The U.K. Financial Services Authority is investigating claims that banks improperly sold interest-rate derivatives to small businesses, Adair Turner, the agency’s chairman, said.
The FSA will assess the sales techniques and design of the products to “assess whether there is a widespread issue” that requires regulatory action, Turner said in a letter released today responding to queries from U.K. lawmakers.
Companies made around 605 complaints last year over banks’ bundling of interest-rate swaps with loans, according to Turner’s letter. The London-based FSA initially didn’t see any “widespread, underlying issues” with the practice and instructed firms to review their sales systems, Turner said.
“It is now up to the FSA to get to the truth,” Andrew Tyrie, chairman of the Treasury Select Committee, said in an e-mailed statement. “We will do what we can to ensure that they do.”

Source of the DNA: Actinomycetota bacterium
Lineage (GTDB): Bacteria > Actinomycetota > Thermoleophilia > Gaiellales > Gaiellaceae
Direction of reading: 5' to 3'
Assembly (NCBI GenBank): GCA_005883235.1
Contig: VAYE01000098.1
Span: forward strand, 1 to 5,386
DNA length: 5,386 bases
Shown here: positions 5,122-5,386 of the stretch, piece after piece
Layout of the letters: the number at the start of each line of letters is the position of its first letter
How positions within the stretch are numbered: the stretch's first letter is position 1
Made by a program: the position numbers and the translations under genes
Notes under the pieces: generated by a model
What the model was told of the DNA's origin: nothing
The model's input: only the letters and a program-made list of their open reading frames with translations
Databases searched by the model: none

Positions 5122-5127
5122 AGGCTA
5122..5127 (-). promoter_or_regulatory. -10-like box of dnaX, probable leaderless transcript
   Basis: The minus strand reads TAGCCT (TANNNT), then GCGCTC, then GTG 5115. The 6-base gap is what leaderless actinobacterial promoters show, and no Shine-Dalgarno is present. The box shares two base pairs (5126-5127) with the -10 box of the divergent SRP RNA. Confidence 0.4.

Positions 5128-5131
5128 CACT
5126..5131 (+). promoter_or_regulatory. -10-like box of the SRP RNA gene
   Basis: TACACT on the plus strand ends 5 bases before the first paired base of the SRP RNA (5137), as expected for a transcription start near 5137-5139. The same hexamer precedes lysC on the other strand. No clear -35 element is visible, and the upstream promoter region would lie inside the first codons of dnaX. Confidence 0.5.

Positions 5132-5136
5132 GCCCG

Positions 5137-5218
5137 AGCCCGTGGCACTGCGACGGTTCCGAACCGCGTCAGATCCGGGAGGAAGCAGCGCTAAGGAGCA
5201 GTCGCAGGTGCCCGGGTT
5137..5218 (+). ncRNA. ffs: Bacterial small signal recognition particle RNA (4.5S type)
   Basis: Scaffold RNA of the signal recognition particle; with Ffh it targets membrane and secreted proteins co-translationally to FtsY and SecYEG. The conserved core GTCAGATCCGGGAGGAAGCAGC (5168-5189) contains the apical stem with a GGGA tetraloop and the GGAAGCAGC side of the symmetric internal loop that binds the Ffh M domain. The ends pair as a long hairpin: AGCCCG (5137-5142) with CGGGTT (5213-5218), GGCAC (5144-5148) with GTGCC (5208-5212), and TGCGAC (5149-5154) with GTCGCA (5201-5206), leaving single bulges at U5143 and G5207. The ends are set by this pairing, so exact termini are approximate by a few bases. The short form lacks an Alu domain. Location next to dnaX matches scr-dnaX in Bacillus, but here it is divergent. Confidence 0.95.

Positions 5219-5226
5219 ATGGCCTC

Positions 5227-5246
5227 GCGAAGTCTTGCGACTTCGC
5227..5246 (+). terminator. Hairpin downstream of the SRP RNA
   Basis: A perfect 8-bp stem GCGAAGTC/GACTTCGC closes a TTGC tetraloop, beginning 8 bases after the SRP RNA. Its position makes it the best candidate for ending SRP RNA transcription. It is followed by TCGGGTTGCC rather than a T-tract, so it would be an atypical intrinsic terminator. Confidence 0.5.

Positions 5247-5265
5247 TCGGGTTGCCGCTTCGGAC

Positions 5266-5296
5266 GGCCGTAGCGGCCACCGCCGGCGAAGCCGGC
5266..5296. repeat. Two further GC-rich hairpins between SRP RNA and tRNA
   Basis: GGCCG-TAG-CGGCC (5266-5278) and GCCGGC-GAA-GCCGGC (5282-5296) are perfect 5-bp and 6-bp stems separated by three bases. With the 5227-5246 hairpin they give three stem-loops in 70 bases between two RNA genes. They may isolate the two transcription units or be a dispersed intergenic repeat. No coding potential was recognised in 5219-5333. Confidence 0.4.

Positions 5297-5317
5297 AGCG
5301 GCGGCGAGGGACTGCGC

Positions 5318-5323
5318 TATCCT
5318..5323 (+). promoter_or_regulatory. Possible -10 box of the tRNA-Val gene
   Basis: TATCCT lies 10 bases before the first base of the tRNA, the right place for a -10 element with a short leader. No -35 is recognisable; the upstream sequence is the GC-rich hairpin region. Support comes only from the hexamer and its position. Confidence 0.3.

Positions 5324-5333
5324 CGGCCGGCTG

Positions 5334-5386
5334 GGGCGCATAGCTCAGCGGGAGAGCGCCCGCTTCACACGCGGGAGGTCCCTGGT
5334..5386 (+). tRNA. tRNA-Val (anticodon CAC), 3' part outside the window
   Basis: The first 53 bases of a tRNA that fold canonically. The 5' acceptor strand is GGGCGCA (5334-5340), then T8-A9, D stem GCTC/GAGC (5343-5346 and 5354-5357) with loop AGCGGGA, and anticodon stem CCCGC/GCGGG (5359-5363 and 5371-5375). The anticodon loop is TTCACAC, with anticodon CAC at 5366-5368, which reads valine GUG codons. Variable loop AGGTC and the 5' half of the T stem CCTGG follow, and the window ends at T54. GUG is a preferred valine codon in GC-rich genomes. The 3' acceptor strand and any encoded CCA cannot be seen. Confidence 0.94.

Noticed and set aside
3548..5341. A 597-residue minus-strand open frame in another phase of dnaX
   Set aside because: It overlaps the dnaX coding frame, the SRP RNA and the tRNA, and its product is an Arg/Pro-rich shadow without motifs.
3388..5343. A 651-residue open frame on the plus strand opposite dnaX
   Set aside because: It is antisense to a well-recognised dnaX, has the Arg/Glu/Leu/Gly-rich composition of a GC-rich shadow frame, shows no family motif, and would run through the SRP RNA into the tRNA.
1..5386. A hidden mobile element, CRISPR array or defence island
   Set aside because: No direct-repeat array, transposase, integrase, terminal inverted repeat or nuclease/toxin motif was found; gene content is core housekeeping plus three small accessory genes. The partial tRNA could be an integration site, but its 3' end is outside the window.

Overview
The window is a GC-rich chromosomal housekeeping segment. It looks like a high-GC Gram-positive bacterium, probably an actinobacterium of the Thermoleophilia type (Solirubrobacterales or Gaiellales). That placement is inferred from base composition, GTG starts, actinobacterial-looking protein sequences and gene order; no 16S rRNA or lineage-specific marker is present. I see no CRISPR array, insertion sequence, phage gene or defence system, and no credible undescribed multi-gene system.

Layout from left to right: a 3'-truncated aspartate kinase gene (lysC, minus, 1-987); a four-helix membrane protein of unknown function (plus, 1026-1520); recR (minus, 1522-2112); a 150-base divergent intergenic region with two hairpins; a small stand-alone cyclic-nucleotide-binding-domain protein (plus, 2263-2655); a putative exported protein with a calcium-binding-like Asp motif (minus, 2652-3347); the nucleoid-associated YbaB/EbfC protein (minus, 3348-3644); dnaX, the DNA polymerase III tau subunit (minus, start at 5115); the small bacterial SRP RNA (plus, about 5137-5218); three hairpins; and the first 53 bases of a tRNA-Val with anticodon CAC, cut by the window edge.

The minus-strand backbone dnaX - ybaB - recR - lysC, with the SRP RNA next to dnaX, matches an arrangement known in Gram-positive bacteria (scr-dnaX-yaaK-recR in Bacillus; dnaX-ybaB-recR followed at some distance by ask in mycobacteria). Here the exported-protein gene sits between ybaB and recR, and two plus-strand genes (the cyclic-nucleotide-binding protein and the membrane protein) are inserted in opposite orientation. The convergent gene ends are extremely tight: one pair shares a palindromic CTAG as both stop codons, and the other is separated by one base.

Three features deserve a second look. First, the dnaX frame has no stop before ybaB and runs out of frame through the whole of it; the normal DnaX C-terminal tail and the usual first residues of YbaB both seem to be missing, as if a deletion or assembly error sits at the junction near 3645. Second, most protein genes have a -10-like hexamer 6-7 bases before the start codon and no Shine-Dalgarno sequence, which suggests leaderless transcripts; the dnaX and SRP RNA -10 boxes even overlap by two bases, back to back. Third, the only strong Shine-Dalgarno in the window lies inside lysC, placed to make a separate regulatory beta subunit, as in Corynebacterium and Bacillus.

Rate swaps are contracts that convert floating-rate debt into fixed-rate debt, or vice versa. They are supposed to keep payments within a specific range. When interest rates fall, for example, customers might pay less interest on a loan to balance out the higher cost of the swap.
The Bank of England has kept its benchmark interest rate at a record low of 0.5 percent since March 2009.
The owners of Guardian Care Homes Ltd. sued Barclays Plc for about 12 million pounds in a Bristol Court over swaps sold on two loans in 2007 and 2008 last month in one of the biggest swaps lawsuits yet filed in the U.K.
Municipal governments from Milan in Italy to Jefferson County, Alabama, bought swaps from firms such as JPMorgan Chase & Co. and Deutsche Bank AG. Such derivatives have cost Italian taxpayers more than $1.5 billion, according to the country’s central bank, and U.S. taxpayers about $4 billion by 2010, according to data compiled by Bloomberg.